Earlville continues to play 'chicken' with local law

EARLVILLE – Since 1963, a law has been on the books in the Village of Earlville which prohibits the keeping of farm animals. However, when the village passed an updated local law in 2007 which prevented residents from receiving variances to that law, issues began to arise which are still being addressed two years later.



One village resident, who was cited and found guilty of violating the law, appealed the village court’s decision, and on June 10, the Madison County Court granted his appeal, overturning the lower court’s original ruling. However, the issue of keeping farm animals in the village is far from over.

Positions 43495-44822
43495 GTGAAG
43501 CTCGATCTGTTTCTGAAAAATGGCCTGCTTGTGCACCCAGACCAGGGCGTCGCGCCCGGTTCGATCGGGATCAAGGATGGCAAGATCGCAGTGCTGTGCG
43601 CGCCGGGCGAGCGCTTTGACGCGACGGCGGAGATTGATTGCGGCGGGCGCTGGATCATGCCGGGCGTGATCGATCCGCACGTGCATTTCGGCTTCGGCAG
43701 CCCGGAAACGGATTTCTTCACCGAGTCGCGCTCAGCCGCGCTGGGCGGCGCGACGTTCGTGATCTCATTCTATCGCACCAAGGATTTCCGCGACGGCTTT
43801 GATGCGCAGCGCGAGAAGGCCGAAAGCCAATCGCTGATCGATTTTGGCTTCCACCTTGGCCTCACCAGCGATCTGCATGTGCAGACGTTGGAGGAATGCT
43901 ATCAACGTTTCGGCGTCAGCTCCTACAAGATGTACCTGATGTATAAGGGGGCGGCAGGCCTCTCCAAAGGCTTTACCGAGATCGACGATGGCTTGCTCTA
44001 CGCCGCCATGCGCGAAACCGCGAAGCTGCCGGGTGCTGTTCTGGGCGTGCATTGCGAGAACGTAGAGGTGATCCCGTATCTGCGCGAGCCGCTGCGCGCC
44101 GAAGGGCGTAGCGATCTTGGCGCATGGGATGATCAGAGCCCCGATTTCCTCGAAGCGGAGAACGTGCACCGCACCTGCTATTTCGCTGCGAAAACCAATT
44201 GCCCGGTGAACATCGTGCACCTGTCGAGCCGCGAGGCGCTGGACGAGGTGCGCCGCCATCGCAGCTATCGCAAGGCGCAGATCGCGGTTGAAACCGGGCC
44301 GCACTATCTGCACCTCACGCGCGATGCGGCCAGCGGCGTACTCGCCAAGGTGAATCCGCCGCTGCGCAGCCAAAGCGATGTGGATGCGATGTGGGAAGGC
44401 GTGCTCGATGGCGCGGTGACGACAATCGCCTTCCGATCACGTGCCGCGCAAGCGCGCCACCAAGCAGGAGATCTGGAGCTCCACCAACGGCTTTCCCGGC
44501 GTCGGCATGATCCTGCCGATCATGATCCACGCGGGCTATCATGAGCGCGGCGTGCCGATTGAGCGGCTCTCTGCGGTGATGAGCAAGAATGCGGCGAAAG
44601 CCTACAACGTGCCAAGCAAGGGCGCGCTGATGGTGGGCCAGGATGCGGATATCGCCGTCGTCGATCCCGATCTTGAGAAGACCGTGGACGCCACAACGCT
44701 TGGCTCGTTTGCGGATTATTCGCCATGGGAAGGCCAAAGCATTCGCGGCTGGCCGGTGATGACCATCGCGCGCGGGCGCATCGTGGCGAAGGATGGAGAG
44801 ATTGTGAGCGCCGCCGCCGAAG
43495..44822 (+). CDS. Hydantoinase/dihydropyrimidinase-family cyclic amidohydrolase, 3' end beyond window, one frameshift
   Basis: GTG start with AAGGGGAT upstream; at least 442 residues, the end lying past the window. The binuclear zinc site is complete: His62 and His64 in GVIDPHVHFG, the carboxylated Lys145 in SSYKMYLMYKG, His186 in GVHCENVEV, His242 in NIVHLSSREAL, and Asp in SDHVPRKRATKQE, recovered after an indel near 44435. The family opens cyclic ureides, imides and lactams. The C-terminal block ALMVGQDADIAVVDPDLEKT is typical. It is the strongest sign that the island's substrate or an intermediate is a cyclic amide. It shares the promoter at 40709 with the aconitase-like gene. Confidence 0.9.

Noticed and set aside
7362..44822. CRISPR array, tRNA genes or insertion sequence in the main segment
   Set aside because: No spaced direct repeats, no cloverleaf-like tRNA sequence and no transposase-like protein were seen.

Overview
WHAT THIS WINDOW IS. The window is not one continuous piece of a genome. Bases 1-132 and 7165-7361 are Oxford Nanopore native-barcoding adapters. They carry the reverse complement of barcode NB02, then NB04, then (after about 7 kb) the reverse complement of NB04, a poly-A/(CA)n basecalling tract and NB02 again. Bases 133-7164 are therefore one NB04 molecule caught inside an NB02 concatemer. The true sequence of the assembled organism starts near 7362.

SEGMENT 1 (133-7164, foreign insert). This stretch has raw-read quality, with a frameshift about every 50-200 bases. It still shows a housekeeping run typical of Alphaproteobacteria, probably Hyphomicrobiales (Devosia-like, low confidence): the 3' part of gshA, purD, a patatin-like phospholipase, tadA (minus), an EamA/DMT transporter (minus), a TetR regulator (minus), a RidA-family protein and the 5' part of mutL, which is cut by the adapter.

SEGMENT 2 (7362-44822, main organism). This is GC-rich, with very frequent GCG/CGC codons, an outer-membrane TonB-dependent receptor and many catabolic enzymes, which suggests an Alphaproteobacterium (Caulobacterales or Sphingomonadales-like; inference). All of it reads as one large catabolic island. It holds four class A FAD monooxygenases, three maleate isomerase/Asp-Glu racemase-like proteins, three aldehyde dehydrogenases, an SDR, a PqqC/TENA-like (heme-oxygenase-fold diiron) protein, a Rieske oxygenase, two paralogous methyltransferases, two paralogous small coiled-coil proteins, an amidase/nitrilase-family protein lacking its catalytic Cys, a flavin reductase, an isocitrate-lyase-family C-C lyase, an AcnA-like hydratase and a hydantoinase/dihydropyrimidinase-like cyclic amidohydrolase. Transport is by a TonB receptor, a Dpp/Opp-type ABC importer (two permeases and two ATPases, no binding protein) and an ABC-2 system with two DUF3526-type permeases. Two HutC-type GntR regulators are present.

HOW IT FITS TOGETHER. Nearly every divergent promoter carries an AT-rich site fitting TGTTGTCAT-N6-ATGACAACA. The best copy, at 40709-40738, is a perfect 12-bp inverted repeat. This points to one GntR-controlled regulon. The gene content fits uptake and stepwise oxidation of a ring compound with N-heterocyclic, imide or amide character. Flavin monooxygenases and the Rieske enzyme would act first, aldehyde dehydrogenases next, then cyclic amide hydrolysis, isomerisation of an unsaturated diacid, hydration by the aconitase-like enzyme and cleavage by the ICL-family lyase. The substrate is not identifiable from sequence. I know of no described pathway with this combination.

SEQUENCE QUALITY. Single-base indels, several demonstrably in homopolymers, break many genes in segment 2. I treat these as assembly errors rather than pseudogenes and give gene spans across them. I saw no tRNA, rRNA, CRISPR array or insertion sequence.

Michael Kicinski moved to Earlville in 2003, and despite the fact that a law was on the books prohibiting the keeping of farm animals, he was granted a variance, permitting him to keep up to 60 chickens and 125 rabbits. Three years later, Kicinski was granted another variance, allowing him to increase the number of chickens from 72 to 102.

Just a year later, the village passed a new local law, which unlike the previous one, left no room for variances, simply prohibiting all farm animals.

Kicinski explained that a few months after the law was filed, he received a letter saying a resident had filed a complaint; he soon received a ticket and was scheduled for a court appearance. On May 14, Kicinski went to Village of Earlville Court and Justice Frank Faulkner found him guilty of the charge against him and ordered Kicinski to find a home for the chickens and rabbits within the next 30 days. Kicinski was fined $100.


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